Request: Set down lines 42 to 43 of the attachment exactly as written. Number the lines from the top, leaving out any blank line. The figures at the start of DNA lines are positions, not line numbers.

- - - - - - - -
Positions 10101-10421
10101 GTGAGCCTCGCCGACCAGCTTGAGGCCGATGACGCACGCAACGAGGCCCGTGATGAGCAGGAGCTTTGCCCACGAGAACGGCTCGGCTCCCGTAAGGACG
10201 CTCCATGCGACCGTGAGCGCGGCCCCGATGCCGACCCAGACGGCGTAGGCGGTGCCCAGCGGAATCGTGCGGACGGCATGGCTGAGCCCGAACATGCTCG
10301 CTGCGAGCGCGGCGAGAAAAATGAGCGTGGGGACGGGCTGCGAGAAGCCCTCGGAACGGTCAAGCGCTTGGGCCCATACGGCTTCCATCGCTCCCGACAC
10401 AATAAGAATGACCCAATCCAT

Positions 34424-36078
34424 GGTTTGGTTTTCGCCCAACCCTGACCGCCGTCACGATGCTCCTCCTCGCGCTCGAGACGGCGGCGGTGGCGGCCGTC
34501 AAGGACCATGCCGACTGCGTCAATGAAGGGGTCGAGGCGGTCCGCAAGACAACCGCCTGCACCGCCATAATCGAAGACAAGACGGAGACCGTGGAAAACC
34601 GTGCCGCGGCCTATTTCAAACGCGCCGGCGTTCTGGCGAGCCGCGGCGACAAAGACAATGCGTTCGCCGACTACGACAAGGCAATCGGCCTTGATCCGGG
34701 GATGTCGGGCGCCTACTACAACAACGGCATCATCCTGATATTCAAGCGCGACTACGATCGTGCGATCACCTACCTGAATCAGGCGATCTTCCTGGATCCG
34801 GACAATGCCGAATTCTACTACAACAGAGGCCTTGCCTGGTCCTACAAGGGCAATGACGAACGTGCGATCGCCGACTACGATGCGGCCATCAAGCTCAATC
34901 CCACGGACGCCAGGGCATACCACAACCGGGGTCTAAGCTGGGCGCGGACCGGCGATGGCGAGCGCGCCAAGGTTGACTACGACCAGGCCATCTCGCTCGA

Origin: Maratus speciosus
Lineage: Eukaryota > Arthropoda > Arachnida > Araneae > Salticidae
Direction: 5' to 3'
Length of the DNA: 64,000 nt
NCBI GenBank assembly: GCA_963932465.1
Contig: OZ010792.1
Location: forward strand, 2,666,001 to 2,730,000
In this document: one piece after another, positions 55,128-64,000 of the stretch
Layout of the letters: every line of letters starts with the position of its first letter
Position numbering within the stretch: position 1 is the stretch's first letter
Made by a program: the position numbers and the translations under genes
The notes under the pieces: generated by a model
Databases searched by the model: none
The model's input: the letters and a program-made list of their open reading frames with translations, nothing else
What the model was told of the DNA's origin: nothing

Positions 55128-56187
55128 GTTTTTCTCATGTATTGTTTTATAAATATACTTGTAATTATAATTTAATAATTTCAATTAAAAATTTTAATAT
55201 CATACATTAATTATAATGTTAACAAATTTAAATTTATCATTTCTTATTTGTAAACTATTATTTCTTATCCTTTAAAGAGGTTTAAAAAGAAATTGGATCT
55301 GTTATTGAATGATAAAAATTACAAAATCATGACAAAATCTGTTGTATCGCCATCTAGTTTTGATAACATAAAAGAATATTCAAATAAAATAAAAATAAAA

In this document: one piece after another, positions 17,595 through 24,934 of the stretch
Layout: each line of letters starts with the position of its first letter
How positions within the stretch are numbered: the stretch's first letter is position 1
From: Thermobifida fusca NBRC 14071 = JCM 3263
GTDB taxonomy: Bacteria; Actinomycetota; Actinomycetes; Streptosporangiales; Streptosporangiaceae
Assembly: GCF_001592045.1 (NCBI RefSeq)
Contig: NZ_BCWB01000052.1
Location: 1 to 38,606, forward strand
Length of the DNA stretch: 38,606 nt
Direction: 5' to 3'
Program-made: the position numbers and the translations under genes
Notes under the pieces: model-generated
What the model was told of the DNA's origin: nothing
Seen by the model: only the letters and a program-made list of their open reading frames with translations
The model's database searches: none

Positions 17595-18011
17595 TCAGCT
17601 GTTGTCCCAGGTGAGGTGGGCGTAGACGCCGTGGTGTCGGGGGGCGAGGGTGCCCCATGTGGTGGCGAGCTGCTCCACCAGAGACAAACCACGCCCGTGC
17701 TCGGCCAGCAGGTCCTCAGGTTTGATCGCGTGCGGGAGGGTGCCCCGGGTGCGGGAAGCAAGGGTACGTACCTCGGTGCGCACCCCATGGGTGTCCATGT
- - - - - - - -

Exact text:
Program-made: the position numbers and the translations under genes
Notes under the pieces: model-generated